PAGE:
Jennifer O'Connell: We need to stop talking about women’s ‘emotional labour’ at Christmas

A lot of what needs to be done at this time of year isn’t emotional labour; it’s just labour

 Whether by accident, or by dint of socialisation, most of   the planning, shopping and the writing of to-do lists falls to me. Photograph: iStock

Whether by accident, or by dint of socialisation, most of the planning, shopping and the writing of to-do lists falls to me. Photograph: iStock

 

“I don’t think Mrs Claus gets nearly enough credit,” one of my children said a year or two ago, when he was old enough to start being a bit more knowing about these things. Mrs Claus may have seen to it that there was an extra packet of chocolate coins in his stocking for that one.

Of course, it’s not just Mrs Claus whose heroic efforts at this time of year tend to go unnoticed and mostly uncelebrated, while her hirsute other half shoots down the chimney at the 11th hour, nabbing all the credit, along with the glass of whiskey and the plate of Jaffa Cakes left under the tree.

My own version of it starts in early November and – since I’m lucky enough to be married to an exceptionally good cook who also quite likes doing the Big Shop – stops early on Christmas Eve

It’s all the women whose month of December is being spent in much the same manner as it has since they became parents. That is to say, it’s being spent decorating, shopping, ordering, wrapping, cleaning and planning. It is being spent deftly managing tricky relationships, remembering the tea towel for the nativity play, issuing invites and replying to them, and putting the right names on the teachers’ cards.

Around this time every year, a batch of surveys come along to illustrate the seasonal stress gap between men and women. Last year, there was one by a shelving company that was published in a certain red-top newspaper, which found that British men spend 11 hours over the Christmas holidays hiding from their families, with one in 10 claiming they had to “catch up on work”, and five per cent faking a stomach bug as a cover story.

I’m not sure these men really exist in large numbers anymore outside the pages of the tabloids. Thankfully, most of the men I know in heterosexual relationships are fully committed partners and, if they have children, hands-on parents. Many of them are competent, enthusiastic cooks, just as prepared to clean a bathroom as they are to assemble a Frozen 2 Arendelle Castle in the dark at 2am. Still, what has come to be known as the “emotional labour” of Christmas remains largely the preserve of women.

The term was originally derived by sociologist Arlie Hochschild in 1983, and it meant something quite specific – the burden of managing your own emotions while at work. Emotional labour, Hochschild suggested, was particularly relevant to certain professions, including teaching, childcare, working on airlines. But the concept has since expanded to embrace just about anything women do that the men in their lives typically don’t notice.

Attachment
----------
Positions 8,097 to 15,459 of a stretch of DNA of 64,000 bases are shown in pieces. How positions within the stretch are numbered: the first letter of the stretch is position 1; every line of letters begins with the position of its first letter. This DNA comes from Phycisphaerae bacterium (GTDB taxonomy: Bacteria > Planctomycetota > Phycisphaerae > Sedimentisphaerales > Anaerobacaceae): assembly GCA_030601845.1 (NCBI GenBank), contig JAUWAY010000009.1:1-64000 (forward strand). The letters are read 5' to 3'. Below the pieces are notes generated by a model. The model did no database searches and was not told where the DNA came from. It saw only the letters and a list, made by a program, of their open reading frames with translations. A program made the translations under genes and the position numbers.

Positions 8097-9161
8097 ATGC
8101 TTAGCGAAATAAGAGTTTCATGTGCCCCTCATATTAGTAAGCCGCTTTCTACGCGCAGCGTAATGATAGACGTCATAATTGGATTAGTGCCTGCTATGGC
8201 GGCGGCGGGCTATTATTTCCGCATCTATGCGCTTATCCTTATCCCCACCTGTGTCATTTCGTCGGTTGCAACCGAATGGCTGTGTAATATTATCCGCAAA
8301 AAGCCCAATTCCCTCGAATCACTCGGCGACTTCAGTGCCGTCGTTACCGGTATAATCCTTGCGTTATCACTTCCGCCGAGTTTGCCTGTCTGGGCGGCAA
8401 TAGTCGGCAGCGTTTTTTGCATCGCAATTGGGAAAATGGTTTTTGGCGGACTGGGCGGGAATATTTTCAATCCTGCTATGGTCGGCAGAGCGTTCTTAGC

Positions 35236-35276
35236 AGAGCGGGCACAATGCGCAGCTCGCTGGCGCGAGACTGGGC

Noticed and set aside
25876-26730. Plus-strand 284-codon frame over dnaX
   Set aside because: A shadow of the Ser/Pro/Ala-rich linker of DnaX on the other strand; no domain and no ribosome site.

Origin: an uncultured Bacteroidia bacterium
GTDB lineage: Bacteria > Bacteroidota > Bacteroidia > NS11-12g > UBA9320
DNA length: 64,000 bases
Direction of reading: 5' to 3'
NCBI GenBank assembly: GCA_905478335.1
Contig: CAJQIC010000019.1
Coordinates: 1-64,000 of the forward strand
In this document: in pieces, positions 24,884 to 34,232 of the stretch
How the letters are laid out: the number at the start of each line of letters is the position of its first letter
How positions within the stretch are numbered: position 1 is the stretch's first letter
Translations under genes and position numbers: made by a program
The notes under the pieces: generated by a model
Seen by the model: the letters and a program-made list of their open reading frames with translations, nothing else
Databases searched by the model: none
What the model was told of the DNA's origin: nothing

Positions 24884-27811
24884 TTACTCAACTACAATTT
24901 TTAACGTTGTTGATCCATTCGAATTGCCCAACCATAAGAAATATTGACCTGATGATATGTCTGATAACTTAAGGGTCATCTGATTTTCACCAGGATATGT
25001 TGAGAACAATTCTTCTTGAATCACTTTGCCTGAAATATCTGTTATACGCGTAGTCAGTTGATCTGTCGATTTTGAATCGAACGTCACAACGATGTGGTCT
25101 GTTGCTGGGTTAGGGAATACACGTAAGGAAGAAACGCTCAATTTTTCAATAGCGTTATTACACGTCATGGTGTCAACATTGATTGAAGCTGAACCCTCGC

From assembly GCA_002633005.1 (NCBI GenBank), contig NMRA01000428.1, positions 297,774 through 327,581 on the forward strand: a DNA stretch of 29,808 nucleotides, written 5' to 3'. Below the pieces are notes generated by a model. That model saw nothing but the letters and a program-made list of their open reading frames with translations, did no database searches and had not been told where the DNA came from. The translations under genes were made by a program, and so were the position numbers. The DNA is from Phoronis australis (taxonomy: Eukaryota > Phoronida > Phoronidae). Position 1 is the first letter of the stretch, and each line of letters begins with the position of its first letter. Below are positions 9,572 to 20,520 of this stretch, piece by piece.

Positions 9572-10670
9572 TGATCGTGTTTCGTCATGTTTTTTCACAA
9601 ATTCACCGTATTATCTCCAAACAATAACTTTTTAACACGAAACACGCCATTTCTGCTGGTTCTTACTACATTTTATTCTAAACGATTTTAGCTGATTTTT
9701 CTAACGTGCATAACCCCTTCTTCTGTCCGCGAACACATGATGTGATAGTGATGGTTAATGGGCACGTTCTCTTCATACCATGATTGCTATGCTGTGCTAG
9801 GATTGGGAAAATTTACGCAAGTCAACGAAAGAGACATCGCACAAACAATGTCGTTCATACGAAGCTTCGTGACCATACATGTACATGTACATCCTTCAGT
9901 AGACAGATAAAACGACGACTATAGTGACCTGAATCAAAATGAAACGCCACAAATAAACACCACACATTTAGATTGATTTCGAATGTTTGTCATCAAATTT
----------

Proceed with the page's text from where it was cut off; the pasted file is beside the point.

As useful as the term can be, I think we should stop employing it in the context of Christmas. A lot of what needs to be done at this time of year isn’t emotional labour; it’s just labour. It may be a slightly more enchanted version of the slog, graft and toil than we do the rest of the year, but it’s still slog, graft and toil, with the added stress of trying to make this year’s The Best One Ever.

My own version of it starts in early November and – since I’m lucky enough to be married to an exceptionally good cook who also quite likes doing the Big Shop – stops early on Christmas Eve. At that point, I declare myself off duty, and he takes over. (I’m lucky, as I said. I know this. He knows it too. This year, we celebrated our 24th anniversary of people telling us both how lucky I am.)

So this year, when we’re putting out the whiskey and the Jaffa Cakes for Santa, and the carrot for Rudolph, we’ll be putting out a little something for Mrs Claus too. I think she’d appreciate a voucher for an expensive facial.

But for those previous six or so weeks, whether by accident, or by dint of socialisation, most of it falls to me – the planning and shopping and the writing of to-do lists that seem to get longer and more unlikely as the days roll on, until eventually they read like a secret mission assigned to Varys in Game of Thrones (“find a Yokai watch 3” or “source Super PAWs Mighty Jet Command Centre”.) Come Christmas Eve, he’s usually as thrilled and surprised as the children. No one has ever told my husband how lucky he is to have me to do all this. I presume that’s because society assumes this is just what mothers do.

He takes the view that I do all of this because I’m so much better at it. And he’s right. I am. But years of practice will do that for you. I wasn’t born better.

Don’t get me wrong – it’s not that I don’t enjoy it, or quite a lot of it anyway. Few things make me happier than making my children happy, though it would make me happier still if I wasn’t trying to juggle it with the demands of a full-time job. And that’s really the problem here. The changing nature of work and society means both men and women have had to adjust their expectations of how much they should contribute to the family finances and the domestic load. But, in many cases, women have had to adjust an awful lot faster and more dramatically than men. 

So this year, when we’re putting out the whiskey and the Jaffa Cakes for Santa, and the carrot for Rudolph, we’ll be putting out a little something for Mrs Claus too. I think she’d appreciate a voucher for an expensive facial.

joconnell@irishtimes.com

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